Most doctors say they have favorite patients, study finds

Despite liking some patients more than others, physicians say they strive to provide the best care for everyone

Physicians like the majority of their patients, but often they like certain patients more than others, a study led by researchers at the Johns Hopkins Bloomberg School of Public Health finds.

"For patients, these findings highlight the importance of having a usual source of care, a primary care doctor with whom they can establish a relationship."
Joy Lee, postdoctoral fellow

The researchers say that understanding the physician-patient relationship may provide insight into how patients and physicians can best work with each other, from patients making sure they see their doctors regularly and doctors appreciating the rewards of their practice, thus avoiding burnout. The study is published online in the journal Patient Education and Counseling and is thought to be among the first to explore the positive aspects of physicians' attitudes toward their patients.

"For patients, these findings highlight the importance of having a usual source of care, a primary care doctor with whom they can establish a relationship," says study leader Joy Lee, a postdoctoral fellow in the Department of Health Policy and Management at the Bloomberg School. "Favorite patients might not be consistently sick, but when a crisis comes they have an existing relationship to work off of."

For the study, researchers interviewed 25 physicians, with 22 respondents reporting having favorite patients. Surprisingly, Lee says, many of the physicians who reported having a favorite noted that those patients were not necessarily the most compliant. Rather, they were patients the physician had known over a period of time—anywhere from one year to several decades—and who were or had been very sick, which meant the physicians saw them more frequently and spent more time with them.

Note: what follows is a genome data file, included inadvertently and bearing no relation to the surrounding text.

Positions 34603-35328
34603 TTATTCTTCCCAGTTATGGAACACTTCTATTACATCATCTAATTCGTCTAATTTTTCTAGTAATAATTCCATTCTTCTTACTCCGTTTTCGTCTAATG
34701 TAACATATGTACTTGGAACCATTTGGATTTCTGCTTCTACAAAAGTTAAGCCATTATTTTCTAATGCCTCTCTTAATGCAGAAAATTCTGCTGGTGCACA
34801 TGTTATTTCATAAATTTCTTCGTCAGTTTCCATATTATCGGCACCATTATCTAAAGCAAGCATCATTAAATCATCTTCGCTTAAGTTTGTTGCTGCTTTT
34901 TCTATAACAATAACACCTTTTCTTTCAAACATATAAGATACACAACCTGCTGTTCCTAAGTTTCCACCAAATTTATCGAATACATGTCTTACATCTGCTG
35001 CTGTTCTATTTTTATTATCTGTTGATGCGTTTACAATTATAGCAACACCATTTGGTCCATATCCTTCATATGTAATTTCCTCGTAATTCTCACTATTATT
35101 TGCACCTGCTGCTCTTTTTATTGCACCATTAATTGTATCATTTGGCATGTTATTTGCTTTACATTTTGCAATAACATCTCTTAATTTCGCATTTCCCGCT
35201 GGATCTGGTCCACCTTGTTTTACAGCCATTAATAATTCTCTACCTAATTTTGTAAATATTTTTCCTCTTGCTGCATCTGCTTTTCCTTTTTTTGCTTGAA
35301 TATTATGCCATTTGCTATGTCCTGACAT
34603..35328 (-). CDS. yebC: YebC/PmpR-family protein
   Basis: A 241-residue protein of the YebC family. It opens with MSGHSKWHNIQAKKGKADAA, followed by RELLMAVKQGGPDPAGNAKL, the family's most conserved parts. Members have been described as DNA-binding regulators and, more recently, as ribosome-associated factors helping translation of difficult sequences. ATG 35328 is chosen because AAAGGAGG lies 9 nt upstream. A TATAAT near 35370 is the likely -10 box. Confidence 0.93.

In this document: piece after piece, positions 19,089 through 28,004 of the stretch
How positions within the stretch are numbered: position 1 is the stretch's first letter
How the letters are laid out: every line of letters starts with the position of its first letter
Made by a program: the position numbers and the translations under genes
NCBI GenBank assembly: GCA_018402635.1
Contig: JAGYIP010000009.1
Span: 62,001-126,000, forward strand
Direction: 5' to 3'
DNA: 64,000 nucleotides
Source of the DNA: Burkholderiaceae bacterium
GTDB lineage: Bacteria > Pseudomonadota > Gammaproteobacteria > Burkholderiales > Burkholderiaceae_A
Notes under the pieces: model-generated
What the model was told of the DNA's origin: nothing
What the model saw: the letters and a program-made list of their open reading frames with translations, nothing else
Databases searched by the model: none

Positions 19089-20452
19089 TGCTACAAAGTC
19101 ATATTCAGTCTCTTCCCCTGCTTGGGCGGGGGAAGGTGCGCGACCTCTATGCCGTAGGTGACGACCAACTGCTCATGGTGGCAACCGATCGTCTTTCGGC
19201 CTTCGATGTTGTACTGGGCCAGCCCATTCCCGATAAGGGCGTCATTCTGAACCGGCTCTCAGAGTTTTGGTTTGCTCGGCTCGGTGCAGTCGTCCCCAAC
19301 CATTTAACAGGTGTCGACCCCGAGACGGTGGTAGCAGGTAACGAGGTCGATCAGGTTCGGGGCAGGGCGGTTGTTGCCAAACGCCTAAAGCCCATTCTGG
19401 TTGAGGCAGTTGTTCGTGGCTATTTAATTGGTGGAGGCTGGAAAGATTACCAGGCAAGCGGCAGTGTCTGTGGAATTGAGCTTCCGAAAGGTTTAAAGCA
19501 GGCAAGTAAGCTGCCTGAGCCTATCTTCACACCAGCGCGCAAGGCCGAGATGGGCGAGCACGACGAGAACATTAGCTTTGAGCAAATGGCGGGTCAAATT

The physicians in the study, including the three who reported not having a favorite patient, voiced concerns that the label of "favorite" suggested preferential treatment. In their responses, physicians often indicated that they aim to provide all patients the best care, regardless of their feelings about them—favorable or otherwise. In fact, the only perceived benefit for favorite patients might be that their physicians, having spent significant amounts of time with them, are best suited to care for their patients because of their knowledge of their cases. Otherwise, physicians did not identify substantial benefits favorite patients had over others.

"This concern demonstrates that physicians are striving to be fair and to give all their patients the best possible care," Lee says. "We discovered that doctors really thought about their relationship with patients, which is encouraging from a patient perspective. Their thinking really humanizes the patient-physician relationship."

The findings emphasize the importance of consistent access to health care so patients can see the same physician over time. The researchers note that uninsured patients tend to see a variety of physicians and often seek treatment at emergency rooms instead of specific practices, thus diminishing the likelihood of developing relationships with their doctors.

Many physicians in the study reported that formerly challenging patients often became their favorites over time, reinforcing the benefits of patients seeing the same physician when possible.

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